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Intellectual Property Rights, Appropriation Instruments and Innovation Activities: Evidence from Tunisian Firms

  • Olfa KAMMOUN
  • Mohieddine RAHMOUNI

This paper documents the relationship between appropriation instruments and the innovation activity and other determinants of the innovation behavior of firms in Tunisia. It focuses on studying the factors that determine the appropriation of innovation results like the value of sales of the firms, networking, science-industry linkage, competitive pressure and demand pull. To this end, we propose an econometric analysis of various hypotheses tested in a sample of 586 Tunisian firms. We find significant interaction effects between appropriability and R&D activity. The results confirm that patenting is primarily driven by firm-level factors, not by industry affiliation. Access to external knowledge and firm\'s specific characteristics are the most factors linked to the innovation protection. Firms that use appropriation instruments have a higher probability of investing in R&D than the other ones. Indeed, the capability to integrate external knowledge and performing R&D (networking, science-industry linkage, cooperation with other firms, belonging to a group) is related to the use of appropriation instruments.

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Paper provided by Groupe de Recherche en Economie Théorique et Appliquée in its series Cahiers du GREThA with number 2013-01.

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Date of creation: 2013
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Handle: RePEc:grt:wpegrt:2013-01
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  1. Akiyama, Taro & Furukawa, Yuichi, 2009. "Intellectual property rights and appropriability of innovation," Economics Letters, Elsevier, vol. 103(3), pages 138-141, June.
  2. Mohieddine Rahmouni & Murat Yildizoglu & Mohamed Ayadi, 2011. "Export Behaviour and Propensity to Innovate in a Developing Country: The Case of Tunisia," Working Papers halshs-00608239, HAL.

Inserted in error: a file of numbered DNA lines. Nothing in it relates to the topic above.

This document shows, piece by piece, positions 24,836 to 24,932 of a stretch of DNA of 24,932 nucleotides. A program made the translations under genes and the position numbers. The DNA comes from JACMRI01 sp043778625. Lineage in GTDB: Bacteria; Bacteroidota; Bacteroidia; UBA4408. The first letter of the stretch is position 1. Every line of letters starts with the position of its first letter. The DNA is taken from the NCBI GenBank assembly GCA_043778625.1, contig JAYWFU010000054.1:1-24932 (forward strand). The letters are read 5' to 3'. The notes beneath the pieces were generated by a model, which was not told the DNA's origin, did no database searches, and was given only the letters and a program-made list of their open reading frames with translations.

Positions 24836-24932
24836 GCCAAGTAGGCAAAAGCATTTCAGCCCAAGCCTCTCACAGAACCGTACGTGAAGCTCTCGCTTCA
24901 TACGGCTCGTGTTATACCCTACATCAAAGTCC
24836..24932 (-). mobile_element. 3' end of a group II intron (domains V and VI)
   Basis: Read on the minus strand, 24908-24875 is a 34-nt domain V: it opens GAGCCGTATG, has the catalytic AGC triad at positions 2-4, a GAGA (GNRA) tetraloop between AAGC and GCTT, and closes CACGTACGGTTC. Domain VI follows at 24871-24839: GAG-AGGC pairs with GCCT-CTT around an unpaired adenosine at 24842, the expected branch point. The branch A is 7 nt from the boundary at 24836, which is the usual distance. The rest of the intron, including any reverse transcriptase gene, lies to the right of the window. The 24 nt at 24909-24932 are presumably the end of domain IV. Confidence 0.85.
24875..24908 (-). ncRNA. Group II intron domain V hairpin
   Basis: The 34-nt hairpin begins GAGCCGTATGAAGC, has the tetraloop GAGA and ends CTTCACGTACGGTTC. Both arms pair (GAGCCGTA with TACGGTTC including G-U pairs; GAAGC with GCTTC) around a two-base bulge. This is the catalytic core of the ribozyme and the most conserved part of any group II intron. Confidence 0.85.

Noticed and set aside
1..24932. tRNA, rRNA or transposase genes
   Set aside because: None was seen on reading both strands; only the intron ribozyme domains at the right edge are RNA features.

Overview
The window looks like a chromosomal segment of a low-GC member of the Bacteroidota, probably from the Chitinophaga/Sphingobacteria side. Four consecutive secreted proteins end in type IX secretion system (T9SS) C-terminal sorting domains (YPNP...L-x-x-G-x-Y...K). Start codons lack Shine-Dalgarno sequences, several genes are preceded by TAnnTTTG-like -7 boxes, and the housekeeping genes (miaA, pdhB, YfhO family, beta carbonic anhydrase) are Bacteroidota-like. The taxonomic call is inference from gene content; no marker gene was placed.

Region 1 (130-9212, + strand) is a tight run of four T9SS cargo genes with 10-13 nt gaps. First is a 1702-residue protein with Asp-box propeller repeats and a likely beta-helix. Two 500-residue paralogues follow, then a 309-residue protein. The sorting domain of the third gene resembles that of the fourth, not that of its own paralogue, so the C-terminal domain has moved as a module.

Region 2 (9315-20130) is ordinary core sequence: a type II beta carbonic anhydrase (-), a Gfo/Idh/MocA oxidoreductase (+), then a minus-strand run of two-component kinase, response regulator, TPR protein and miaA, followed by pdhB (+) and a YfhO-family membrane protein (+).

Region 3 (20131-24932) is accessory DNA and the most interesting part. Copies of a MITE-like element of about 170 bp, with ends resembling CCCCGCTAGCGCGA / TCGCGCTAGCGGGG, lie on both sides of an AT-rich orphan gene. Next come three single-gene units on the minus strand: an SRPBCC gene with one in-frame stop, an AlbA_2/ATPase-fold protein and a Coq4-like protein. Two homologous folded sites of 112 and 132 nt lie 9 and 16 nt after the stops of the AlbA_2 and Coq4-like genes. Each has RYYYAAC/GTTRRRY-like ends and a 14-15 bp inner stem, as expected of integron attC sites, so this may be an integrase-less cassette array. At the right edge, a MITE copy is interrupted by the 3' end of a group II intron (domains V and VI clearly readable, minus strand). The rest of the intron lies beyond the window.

3. Vega-Jurado, Jaider & Gutiérrez-Gracia, Antonio & Fernández-de-Lucio, Ignacio & Manjarrés-Henri­quez, Liney, 2008. "The effect of external and internal factors on firms' product innovation," Research Policy, Elsevier, vol. 37(4), pages 616-632, May.
  4. Arbussa, Anna & Coenders, Germa, 2007. "Innovation activities, use of appropriation instruments and absorptive capacity: Evidence from Spanish firms," Research Policy, Elsevier, vol. 36(10), pages 1545-1558, December.
  5. Rahmouni, Mohieddine & Ayadi, Mohamed & YIldIzoglu, Murat, 2010. "Characteristics of innovating firms in Tunisia: The essential role of external knowledge sources," Structural Change and Economic Dynamics, Elsevier, vol. 21(3), pages 181-196, August.
  6. Emmanuel Duguet & Claire Lelarge, 2006. "Does Patenting Increase the Private Incentives to Innovates ? A Microeconometric Analysis," Working Papers 2006-09, Centre de Recherche en Economie et Statistique.
  7. Furukawa, Yuichi, 2007. "The protection of intellectual property rights and endogenous growth: Is stronger always better?," Journal of Economic Dynamics and Control, Elsevier, vol. 31(11), pages 3644-3670, November.
  8. Furukawa, Yuichi, 2010. "Intellectual property protection and innovation: an inverted-U relationship," Economics Letters, Elsevier, vol. 109(2), pages 99-101, November.
  9. Yingying Dong & Arthur Lewbel, 2015. "A Simple Estimator for Binary Choice Models with Endogenous Regressors," Econometric Reviews, Taylor & Francis Journals, vol. 34(1-2), pages 82-105, February.
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  12. Cheung, Steven N S, 1982. "Property Rights in Trade Secrets," Economic Inquiry, Western Economic Association International, vol. 20(1), pages 40-53, January.
  13. Keupp, Marcus Matthias & Friesike, Sascha & von Zedtwitz, Maximilian, 2012. "How do foreign firms patent in emerging economies with weak appropriability regimes? Archetypes and motives," Research Policy, Elsevier, vol. 41(8), pages 1422-1439.
  14. David D. Friedman & William M. Landes & Richard A. Posner, 1991. "Some Economics of Trade Secret Law," Journal of Economic Perspectives, American Economic Association, vol. 5(1), pages 61-72, Winter.
  15. William Lazonick, 2004. "Indigenous Innovation and Economic Development: Lessons from China's Leap into the Information Age," Industry and Innovation, Taylor & Francis Journals, vol. 11(4), pages 273-297.
  16. Yingying Dong & Arthur Lewbel & Thomas Tao Yang, 2012. "Comparing Features of Convenient Estimators for Binary Choice Models With Endogenous Regressors," Boston College Working Papers in Economics 789, Boston College Department of Economics, revised 15 May 2012.
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